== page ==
I've finished three novels. You might try story analysis.
Instead of just reading your book, try to relate it to three act structure. You can find some fairly detailed versions of this that also break the acts down into several beats. Personally I consider four equal acts; I, IIa, IIb, III.
I would stress that this three act structure is not some dictate from Shakespeare or something, it is actually a pattern distilled from hundreds of successful stories, by analysis. This is, roughly, what makes stories 'work', it is some kind of reflection of the human experience.
Your trepidation to finish may come from your subconscious, perhaps you have not met an implicit promise you made to the reader. Try to figure out what went wrong with your story.
Stories open with describing the hero's normal world.
In the middle of Act I some incident, by chance or mistake, leads them to a problem.
Initial attempts to solve the problem fail, the problem intensifies, and by the end of Act I, the hero must leave their normal world.
Your story doesn't have to follow this formula precisely, but roughly the kicks in face demanded by the three act structure are necessary to build sympathy toward your character, so in contrast their happiness means something later.
Whether you are a discovery writer (like me), or follow a written plot, chances are your story follows the basic three act structure, it is the natural form of successful stories.
As you write a story, you make some implied promises to your reader. These can also be subverted, but eventually some of those promises have to pay off. The villain (even if not a person but nature or society) is defeated, the original problem that drove our hero out of her normal world is solved, she either returns to her normal world and resumes her life, or she forges a new normal that promises (for the reader) to be satisfactory. She has romance, or she is reunited with her sister, or whatever. The bad guys are busy turning into dust, or at least have moved on.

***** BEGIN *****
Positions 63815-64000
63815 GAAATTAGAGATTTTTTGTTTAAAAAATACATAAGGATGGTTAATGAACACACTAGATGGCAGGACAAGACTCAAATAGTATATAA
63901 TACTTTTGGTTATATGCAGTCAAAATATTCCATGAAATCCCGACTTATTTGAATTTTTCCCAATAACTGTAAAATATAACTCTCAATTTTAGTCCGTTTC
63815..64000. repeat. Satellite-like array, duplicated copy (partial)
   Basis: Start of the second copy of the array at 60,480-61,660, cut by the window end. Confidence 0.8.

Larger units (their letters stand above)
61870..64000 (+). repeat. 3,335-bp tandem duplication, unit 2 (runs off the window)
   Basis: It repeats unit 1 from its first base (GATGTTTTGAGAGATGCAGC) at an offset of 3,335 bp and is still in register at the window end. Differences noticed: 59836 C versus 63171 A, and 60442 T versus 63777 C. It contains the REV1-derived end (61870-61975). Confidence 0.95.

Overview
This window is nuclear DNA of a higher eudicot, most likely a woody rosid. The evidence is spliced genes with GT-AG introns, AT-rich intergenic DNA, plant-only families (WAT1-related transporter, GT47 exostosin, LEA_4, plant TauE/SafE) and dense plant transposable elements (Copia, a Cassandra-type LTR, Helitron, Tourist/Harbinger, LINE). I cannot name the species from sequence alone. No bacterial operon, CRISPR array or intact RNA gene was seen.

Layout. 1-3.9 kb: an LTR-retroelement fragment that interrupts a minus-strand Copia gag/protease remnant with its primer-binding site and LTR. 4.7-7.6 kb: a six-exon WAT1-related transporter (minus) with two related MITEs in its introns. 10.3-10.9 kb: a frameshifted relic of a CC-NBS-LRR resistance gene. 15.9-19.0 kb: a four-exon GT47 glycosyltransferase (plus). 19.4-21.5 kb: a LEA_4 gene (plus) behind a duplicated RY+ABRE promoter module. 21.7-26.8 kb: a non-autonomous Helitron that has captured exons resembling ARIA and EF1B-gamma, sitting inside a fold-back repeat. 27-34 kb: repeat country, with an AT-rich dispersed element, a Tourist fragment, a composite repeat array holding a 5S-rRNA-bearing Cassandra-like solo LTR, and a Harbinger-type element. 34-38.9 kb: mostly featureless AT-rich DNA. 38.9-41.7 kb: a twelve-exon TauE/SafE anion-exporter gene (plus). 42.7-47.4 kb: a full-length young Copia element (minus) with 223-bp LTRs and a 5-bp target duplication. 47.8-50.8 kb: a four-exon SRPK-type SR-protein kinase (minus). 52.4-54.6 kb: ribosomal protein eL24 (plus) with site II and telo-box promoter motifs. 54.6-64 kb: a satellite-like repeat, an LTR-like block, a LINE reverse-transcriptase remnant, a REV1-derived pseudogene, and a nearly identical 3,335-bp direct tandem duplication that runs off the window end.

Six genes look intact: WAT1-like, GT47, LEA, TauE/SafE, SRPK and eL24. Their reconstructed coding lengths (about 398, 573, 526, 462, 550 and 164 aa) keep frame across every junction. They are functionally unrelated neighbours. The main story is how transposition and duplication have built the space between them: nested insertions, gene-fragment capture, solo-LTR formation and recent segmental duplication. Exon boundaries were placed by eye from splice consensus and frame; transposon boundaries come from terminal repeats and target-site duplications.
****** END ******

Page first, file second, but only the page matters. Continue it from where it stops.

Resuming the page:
Don't just read your story. Analyse it, scene by scene. What is this scene FOR? What change does it accomplish, in her thinking, in her knowledge, in unraveling some piece of the problem.
Sherlock gets three scenes leading him to his primary suspect, and one confrontation that convinces him he's got the wrong lad. He's shocked. Back to square one. Kicked in the face, metaphorically speaking. A scene of frustration, to show Sherlock is suffering. But then, recovery -- A realization -- If that lad didn't do it, then ...
Each scene should advance something. A plot, or subplot. It can be an important character trait of one of your characters: Often this is a promise that this trait is important. We show off Sherlock's superhuman memory and attention to details very early, as part of the Normal World, even in some relatively inconsequential setting. We do that because the plausibility of the entire story relies upon those superhuman abilities, we can't spring these abilities on readers as a surprise halfway through the book. It's why every sSperman movie begins with Superman and quickly switches to Clark Kent in the first few minutes (or vice versa), we don't follow Clark Kent halfway through the story and then find out he's Superman.
If I have writer's block I presume it is my subconscious telling me that something does not fit, something is wrong or inconsistent. Maybe it has become boring, I have been too easy on my hero. Maybe it isn't turning out right, and I need to rewrite something. I turn to story analysis, even writing a scene breakdown of what has happened so far, why I felt the scene was important and what it accomplished, perhaps in analysis later I can connect that to the story.
It doesn't have to be complicated. What happened in the scene? Why is that needed, or what does the reader know now they did not know before? What are the ramifications of the scene? As a reader, does this scene make you expect something later (i.e. is there an implicit promise in the scene?)